Resident Physicians In Nigeria Suspend Strike

by Kim Boateng Posted on September 14th, 2017

Abuja, Nigeria. Sept 14th: The National Executive Council (NEC) of  The Nigerian Association of Resident Doctors (NARD) at its meeting in Abuja on Wednesday night suspended its 10-day-old strike for two weeks to monitor the level of  and appraise the Nigerian government’s compliance with the agreement reached. The doctors would, however, resume the strike if the discussion with the government fails according to the NEC. The two weeks suspension period is to afford the doctors enough time to further discuss with the federal government to arrive at final solutions to the contentious issues.

The chairman of NARD UCH chapter, Dr Segun Olaopa, said “the decision was reached following appeals from the public that the doctors should give the federal government more time to meet their demands”

Doctors had appealed to Nigerians to bear the situation as members of the association were pressing government to improve the healthcare delivery system in the country.

NARD  had embarked on a nationwide indefinite strike to press home a six-point demand. The association had on Sept. 6 laid out terms of settlement with the federal government after the two parties met to resolve the situation.The doctors are protesting the sack of some of their colleagues, non-payment of “skipping’’ entitlement, non-inclusion in the IPPIS platform and non-payment of their salary arrears. The federal government had agreed it will pay the arrears and commence the inclusion of NARD members on the IPPIS platform.

Dr Arikawe Adeolu, a member of the National Executive Council of NARD, had said the association was waiting on the federal government to redeem its pledge before the strike could be called off. Adeolu said that more than half of members of the association were yet to receive their arrears, claiming that government is also yet to meet its other demands in the terms of settlement. He said that the association would therefore hold a meeting to assess the response of government to its demands.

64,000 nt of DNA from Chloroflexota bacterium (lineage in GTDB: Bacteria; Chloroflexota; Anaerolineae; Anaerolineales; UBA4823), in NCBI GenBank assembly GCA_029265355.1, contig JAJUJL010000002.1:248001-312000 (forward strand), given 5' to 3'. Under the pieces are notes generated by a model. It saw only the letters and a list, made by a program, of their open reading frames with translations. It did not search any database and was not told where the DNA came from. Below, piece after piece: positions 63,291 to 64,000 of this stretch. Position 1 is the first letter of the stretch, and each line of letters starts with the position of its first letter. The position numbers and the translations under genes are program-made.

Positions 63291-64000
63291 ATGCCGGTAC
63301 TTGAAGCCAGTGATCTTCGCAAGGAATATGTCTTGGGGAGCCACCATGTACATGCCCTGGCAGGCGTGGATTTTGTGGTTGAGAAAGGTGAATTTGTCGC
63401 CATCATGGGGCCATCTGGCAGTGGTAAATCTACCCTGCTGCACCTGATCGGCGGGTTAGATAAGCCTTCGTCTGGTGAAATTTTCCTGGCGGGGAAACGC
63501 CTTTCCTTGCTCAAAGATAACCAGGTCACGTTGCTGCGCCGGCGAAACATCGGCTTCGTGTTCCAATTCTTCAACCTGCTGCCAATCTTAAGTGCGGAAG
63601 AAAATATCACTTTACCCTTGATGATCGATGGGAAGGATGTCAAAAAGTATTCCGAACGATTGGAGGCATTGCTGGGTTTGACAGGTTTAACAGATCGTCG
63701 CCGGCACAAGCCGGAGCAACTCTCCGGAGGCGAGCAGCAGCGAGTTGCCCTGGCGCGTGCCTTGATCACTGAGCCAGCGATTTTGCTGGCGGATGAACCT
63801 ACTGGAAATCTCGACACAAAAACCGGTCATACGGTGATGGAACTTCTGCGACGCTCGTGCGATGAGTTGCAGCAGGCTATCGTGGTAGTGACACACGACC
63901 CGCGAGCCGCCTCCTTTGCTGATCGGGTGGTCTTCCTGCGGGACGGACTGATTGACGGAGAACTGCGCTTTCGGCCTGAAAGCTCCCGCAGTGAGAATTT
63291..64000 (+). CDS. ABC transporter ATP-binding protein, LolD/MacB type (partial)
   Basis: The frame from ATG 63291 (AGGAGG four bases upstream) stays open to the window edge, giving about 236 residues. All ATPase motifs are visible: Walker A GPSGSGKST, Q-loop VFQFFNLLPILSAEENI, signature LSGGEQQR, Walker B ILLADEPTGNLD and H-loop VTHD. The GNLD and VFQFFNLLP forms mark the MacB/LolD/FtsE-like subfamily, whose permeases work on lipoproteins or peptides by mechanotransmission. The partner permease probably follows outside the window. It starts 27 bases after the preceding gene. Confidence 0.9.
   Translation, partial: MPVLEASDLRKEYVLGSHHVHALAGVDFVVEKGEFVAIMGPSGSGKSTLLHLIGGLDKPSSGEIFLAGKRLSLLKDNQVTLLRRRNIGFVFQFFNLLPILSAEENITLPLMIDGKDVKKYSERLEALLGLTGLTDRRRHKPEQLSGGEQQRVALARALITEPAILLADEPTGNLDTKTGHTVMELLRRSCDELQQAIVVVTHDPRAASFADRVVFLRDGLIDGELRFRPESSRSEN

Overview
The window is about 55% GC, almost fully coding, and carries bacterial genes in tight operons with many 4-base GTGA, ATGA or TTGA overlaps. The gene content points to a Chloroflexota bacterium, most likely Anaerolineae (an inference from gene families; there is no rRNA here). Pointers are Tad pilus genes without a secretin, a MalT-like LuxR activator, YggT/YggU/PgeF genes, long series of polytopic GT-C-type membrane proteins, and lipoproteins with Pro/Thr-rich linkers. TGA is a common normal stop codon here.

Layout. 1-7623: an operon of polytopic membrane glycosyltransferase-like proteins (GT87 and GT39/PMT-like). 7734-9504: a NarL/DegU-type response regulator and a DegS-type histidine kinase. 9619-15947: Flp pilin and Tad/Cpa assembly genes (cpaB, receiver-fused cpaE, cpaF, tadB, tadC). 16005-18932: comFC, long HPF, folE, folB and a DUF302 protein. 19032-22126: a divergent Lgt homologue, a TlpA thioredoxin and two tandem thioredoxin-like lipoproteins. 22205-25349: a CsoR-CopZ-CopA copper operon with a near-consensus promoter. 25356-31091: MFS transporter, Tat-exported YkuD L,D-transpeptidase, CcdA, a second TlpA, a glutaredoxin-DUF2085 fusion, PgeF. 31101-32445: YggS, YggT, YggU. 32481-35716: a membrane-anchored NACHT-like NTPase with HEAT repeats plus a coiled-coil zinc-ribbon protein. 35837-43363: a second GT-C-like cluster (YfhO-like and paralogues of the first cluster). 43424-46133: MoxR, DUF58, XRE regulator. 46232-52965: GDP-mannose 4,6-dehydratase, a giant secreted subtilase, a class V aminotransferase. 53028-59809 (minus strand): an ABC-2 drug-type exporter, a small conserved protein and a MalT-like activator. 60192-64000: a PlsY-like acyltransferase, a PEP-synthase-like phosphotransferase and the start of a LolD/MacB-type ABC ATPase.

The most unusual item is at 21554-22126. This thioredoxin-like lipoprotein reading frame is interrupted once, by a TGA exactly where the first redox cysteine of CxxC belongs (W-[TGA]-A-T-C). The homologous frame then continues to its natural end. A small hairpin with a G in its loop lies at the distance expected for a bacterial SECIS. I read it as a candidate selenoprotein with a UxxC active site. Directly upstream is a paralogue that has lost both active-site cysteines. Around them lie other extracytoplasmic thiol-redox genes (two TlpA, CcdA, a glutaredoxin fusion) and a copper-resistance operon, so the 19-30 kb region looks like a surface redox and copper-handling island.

Resident Physicians Issue Nigeria Strike Notice

Ibadan, Nigeria. August 30th: Dr Olusegun Olaopa, the President of  The National Association of Resident Doctors (NARDs), University College Hospital (UCH), Ibadan, announced on Wednesday in a statement that resident doctors nationwide would commence an indefinite industrial action on Monday, Sept. 4, to press home their demands. According to Dr Olusegun Olaopa, the action is sequel to a statement signed by Drs John Onyebueze and Aneke Emmanuel, National President and Secretary of NARDs, respectively.

The statement said that it was resolved at the NEC meeting of NARDs held in Abuja on Aug. 26 to embark on the strike.

“Neither the federal nor state governments has shown commitment to the resolution of issues at stake nor honoured previous agreements. Consequent upon this, the association resolved to proceed on a total indefinite industrial action from Monday, September 4, 2017, until all these issues are permanently resolved.

Nationwide pre-strike protests against this injustice are to hold in all our branches and states of the federation on Aug. 30, 2017. All heads of tertiary health institutions who have received funding for payments to our members should be directed to pay same immediately.”

The members of The National Association of Resident Doctors (NARDs) are demanding for the resolution of persistent shortfalls and unpaid arrears of salaries earned in both federal and state tertiary health institutions.

Photo: Resident Doctors in Nigeria

Other issues are the enrollment of resident physicians into the Integrated Personnel Payroll Information System (IPPIS) since 2003, and non-implementation of adjusted House Officers’ Entry grade level equivalent since 2014.

The resident physicians are also asking for the resolution of issues around their stagnation of promotion and non-promotion of members who have met requisite criteria despite all collective bargaining agreements and circulars.

Resident doctors in UCH had on Jan. 6, embarked on a one-day protest rally over non-payment of their November and December 2016 salaries

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